I can’t think of the last time I wrote that, thought that, dreamt that or was forced, under threat of torture, to say that.
But bravo, indeed.
The Bears have hired John Fox, a veteran head coach who has been to the Super Bowl with two different teams. Savor that last sentence the way you might a warm breeze.
For those of you who have followed this franchise for any length of time and might not be familiar with the term, “veteran’’ means “experienced,’’ “having done the job before’’ and “not Dave Wannstedt, Dick Jauron, Lovie Smith or Marc Trestman.’’ That’s in the dictionary. Look it up.
In Fox, the Bears get a head coach who has seen and done just about everything in the NFL. He helped turn around the Panthers, taking them to the Super Bowl in 2003. He helped turn around the Broncos, last season’s Super Bowl runner-up. Now he’ll use his callouses to try to turn around the immovable object known as the Bears.
This is a franchise that has been allergic to filling head-coaching vacancies with anyone other than former coordinators or assistant coaches. Mike Ditka aside, that approach hasn’t produced many winners. The team needed someone who had done the job before. It needed someone who could work with new general manager Ryan Pace and fix a truly sad defense. It needed someone who could take command in meetings. It needed someone to undo the mess left behind by Trestman and Phil Emery, Pace’s predecessor.
And here is Fox to, if not save the day, at least usher in a new day for the organization. Bravo to Pace and to, ahem, the “group effort’’ of which he said he’d be a part. I’m not sure if that means congratulating chairman George McCaskey and president Ted Phillips for being involved in the decision or for staying out of it.
Now, you might argue that the Bears did what any team would do when presented with a gift from above. But they have repeatedly done the wrong thing over the years. Let’s not take points away from them for doing the obvious. Let’s laud them for doing the right thing. Perhaps with some positive reinforcement, they’ll start doing the right thing regularly.
Fox is not perfect. It wasn’t hard to read between the lines of what Broncos vice president John Elway said the day after he fired him earlier this week: The coach doesn’t want to win a Super Bowl as badly as the VP does.
Is there truth to that? I don’t know. But Elway did have to read the riot act to Fox and the rest of the Broncos’ coaching staff at midseason. The game plans on both sides of the ball were unimaginative. And there were concerns that players were not being held accountable for poor play. If that sounds a little too much like Trestman, well, just remind yourself that Fox has a 119-89 regular-season record, that the Broncos won their division all four years he was their head coach and that he managed to get to the playoffs with Tim Tebow as quarterback.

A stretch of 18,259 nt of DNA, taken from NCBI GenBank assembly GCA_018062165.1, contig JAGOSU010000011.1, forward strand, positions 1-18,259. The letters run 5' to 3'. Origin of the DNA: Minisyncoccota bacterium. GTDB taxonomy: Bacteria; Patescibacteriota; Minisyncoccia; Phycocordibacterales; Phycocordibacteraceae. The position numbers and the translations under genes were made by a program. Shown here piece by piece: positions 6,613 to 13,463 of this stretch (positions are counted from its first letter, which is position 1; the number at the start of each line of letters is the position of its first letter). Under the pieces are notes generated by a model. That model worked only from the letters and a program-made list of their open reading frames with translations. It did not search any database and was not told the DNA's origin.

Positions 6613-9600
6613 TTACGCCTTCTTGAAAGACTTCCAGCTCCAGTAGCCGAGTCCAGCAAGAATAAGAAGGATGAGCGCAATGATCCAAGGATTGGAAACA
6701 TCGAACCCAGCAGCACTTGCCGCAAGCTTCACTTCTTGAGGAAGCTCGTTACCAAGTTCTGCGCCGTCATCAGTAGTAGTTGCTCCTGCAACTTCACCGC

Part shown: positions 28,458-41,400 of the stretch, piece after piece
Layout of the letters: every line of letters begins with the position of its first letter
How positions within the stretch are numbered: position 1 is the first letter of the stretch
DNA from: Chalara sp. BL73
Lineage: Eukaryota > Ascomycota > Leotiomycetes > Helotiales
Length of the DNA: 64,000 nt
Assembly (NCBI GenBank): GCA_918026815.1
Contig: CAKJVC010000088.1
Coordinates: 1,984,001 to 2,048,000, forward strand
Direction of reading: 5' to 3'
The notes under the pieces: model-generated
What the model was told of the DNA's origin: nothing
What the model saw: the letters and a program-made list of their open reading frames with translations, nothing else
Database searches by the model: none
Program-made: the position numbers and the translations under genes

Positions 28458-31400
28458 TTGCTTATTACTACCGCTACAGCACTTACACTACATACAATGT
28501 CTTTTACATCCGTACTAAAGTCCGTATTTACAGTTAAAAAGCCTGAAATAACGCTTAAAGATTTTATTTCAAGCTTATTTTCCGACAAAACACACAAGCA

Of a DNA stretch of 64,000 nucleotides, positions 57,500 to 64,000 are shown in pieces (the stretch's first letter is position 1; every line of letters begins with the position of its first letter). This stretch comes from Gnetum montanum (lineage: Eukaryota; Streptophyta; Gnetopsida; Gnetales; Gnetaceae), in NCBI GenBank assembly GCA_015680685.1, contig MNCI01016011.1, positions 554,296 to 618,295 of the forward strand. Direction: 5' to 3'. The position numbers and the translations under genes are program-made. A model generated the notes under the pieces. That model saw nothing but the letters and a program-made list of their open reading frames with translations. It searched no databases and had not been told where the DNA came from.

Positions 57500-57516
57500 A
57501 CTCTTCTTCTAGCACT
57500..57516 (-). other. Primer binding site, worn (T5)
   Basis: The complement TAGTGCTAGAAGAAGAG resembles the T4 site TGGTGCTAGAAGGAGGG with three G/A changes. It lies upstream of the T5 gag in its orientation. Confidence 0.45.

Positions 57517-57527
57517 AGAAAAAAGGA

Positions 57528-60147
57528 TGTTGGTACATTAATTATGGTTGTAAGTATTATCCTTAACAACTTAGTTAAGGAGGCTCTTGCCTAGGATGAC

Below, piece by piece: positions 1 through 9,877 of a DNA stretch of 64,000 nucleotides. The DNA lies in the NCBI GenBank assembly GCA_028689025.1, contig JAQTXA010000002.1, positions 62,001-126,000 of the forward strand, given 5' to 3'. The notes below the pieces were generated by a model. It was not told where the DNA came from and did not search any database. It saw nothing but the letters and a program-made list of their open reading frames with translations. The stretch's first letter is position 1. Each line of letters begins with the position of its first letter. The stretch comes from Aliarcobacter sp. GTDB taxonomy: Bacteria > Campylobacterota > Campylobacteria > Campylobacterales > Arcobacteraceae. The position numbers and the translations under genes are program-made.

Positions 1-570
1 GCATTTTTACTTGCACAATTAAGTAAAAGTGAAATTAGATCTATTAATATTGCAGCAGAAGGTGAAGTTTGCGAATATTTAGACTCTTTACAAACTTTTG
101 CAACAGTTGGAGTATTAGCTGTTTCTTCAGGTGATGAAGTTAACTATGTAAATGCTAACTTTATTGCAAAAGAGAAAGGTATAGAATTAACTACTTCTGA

But all of this talk of Super Bowl fire and passion is beside the point. For Bears fans, worrying about whether Fox wants to win a championship is like worrying about whether Kate Upton snores. Let’s just watch him get a 5-11 team right.
He emphasizes defense and running the ball, which could reduce the negative impact of Jay Cutler, should the quarterback be forced down the new coach’s throat like spoiled milk.
McCaskey talks about winning Super Bowls, which is what any owner is supposed to talk about. But the truth is that Fox is here to right a ship that has been doing a sidestroke for the better part of two seasons. That’s it. We’ll worry about the rest of it in a few years.
Let’s not lose sight of what McCaskey has allowed to happen here. By hiring a veteran head coach, he has done what his family has been averse to doing for decades. The McCaskeys move at the speed of mobility scooters, so what occurred Friday was monumental. Assuming there was no meddling from Phillips, it means that Pace was allowed to bring in the coach he wanted. But in the end, that really doesn’t matter either. The Bears hired the coach they should have hired.
This also is a victory for all of you who demanded that the team bring in a veteran coach and a general manager with no ties to the organization. It’s impossible to know how much of an impact that had, of course, but the team isn’t deaf. Bravo.